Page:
(NASHVILLE SKYLINE is a column by CMT/CMT.com Editorial Director Chet Flippo.)
I just finished reading — and vastly enjoying — a new book about the history of Nashville radio station WSM. But Craig Havighurst’s Air Castle of the South: WSM and the Making of Music City, as its title says, is about much more. It explores how Nashville came to be Music City, the role of commerce in country music and country radio and the history of country radio itself. Along the way, it examines such events as the rise and eventual destruction of the Opryland USA amusement park and the near demise of powerhouse WSM-AM as a country music radio station. And, as always, it’s a tale of commerce vs. art.
By all rights, Atlanta or Dallas should have become the center of country music, due to their early recording activity. But once Nashville had WSM and its birth child Grand Ole Opry running successfully, and after Nashville became the music publishing center with Acuff-Rose leading the way, the recording studios and record labels followed and Music Row was born out of that. Once fledgling artists began climbing off the Greyhound buses, guitar cases in hand, Nashville had an endless array of talent.
After Oklahoma media executive Ed Gaylord bought all the Opry enterprises, including WSM and TNN and CMT, things were on an uptick for several years. As Havighurst writes, all of the inter-related properties were becoming a “magic kingdom” and feeding into each other, with the radio stations and the TV channels and the music venues at the amusement park developing new talent at an unprecedented pace. All of the properties were flourishing. Then, Gaylord management began to change and turned its attention to hotel properties.
The company sold TNN and CMT to Westinghouse, which was bought by CBS, which went to Viacom. Gaylord demolished Opryland and turned it in 2000 into a shopping mall, Opry Mills, which was intended as a shopping portal for the adjacent, massive Opryland Hotel. That didn’t work out as well as planned. I first noticed that when CMT was still located at Opryland and all of a sudden I saw that the Opryland Hotel (now re-named as a resort and spa, although it’s still mainly a convention hotel), quit running its free shuttle buses between the hotel and the mall. Then Gaylord sold the mall to somebody or other.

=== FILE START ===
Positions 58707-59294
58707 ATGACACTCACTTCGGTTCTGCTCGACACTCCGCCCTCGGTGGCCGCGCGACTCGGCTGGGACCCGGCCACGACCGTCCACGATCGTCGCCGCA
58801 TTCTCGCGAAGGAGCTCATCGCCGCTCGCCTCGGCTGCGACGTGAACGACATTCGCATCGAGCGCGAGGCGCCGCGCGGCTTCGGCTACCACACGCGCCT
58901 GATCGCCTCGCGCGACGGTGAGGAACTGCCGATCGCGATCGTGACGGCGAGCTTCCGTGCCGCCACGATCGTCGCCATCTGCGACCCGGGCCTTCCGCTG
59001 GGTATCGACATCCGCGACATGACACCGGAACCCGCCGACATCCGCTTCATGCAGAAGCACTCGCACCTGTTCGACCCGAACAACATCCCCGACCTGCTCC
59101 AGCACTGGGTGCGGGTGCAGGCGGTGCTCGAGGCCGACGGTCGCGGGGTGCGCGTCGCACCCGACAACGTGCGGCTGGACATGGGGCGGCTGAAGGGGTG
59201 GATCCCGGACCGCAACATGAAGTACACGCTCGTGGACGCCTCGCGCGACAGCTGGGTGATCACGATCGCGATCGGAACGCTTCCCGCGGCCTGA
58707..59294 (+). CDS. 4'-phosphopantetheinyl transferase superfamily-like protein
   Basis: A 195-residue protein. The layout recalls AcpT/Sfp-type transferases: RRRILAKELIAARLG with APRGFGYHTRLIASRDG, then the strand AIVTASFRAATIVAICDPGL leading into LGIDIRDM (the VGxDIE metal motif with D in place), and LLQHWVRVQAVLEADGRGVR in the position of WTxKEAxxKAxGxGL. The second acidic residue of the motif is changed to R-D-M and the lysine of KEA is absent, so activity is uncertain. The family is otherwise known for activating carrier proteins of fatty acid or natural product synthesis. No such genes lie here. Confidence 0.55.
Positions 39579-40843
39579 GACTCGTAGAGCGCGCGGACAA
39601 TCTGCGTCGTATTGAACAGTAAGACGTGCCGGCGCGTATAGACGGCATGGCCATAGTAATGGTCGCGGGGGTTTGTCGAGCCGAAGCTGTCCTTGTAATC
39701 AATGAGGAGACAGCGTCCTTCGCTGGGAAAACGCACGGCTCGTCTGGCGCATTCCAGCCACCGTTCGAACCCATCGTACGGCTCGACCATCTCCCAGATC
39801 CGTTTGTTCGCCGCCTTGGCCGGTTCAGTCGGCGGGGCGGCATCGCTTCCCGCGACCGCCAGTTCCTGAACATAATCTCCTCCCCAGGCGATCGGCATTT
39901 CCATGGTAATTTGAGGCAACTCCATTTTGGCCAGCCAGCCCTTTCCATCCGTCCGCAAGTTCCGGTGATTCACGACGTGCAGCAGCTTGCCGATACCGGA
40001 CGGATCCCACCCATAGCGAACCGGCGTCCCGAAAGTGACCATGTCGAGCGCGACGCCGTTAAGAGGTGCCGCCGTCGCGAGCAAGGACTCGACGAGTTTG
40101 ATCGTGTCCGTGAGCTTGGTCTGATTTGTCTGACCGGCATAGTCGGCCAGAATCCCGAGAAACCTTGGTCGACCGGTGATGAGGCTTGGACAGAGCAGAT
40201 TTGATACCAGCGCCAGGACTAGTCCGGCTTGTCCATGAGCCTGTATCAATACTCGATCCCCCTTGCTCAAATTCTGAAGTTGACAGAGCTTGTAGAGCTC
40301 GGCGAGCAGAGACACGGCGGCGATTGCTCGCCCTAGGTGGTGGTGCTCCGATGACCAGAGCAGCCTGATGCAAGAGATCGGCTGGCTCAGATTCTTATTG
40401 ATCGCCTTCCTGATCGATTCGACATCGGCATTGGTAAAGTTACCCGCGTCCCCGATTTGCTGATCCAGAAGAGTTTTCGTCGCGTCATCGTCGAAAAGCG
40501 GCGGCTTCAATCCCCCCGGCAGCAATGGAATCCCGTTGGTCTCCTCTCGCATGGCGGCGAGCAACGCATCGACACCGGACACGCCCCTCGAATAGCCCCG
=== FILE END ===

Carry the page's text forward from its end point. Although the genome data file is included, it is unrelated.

Gaylord providentially finally decided not to pursue its plans to tear down the historic Ryman Auditorium in downtown Nashville to turn it into a new profitable parking lot.
WSM, meanwhile, was strongly defining itself as the flagship of country music. Its slogan became “too country and proud of it,” and it played the music that it felt like playing, unlike mainstream radio with its strict playlists. Then Gaylord, under a new manager, decided that WSM-AM, with its country format, was not fulfilling its profit potential. And as companies will do when weighing short-term profits versus long-term investment, Gaylord decided to go with reaping short-term profits. They planned to do it by flipping the station to a news and sports talk format, which presumably would rate better and thus get higher ad rates.
This is the same sort of corporate mind-think that has led to such profitable ventures as wholesale strip mining, clear-cutting entire forests, over-fishing the oceans, outsourcing jobs, pimping sub-prime mortgages, using cheap lead paint in toys, eliminating pillows and blankets and food on airline flights and cutting one-pound bags of coffee down to 12 ounces without cutting the price. These all carry different degrees of severity of offense to the world and its inhabitants, but all are done with the same intent: making as much money as possible as quickly as possible by any means possible.
Admirably, the Nashville community fought back against Gaylord’s effort to strip-mine WSM-AM. Primarily due to community and artist outcry, the country format was saved although the station suffered staff cuts and was moved to much smaller station facilities. It gets along these days with an incredibly devoted and talented staff.
WSM-AM has been on the air since 1925 and, through thick and thin, has been the flagship of country music, and it deserves to be treated accordingly.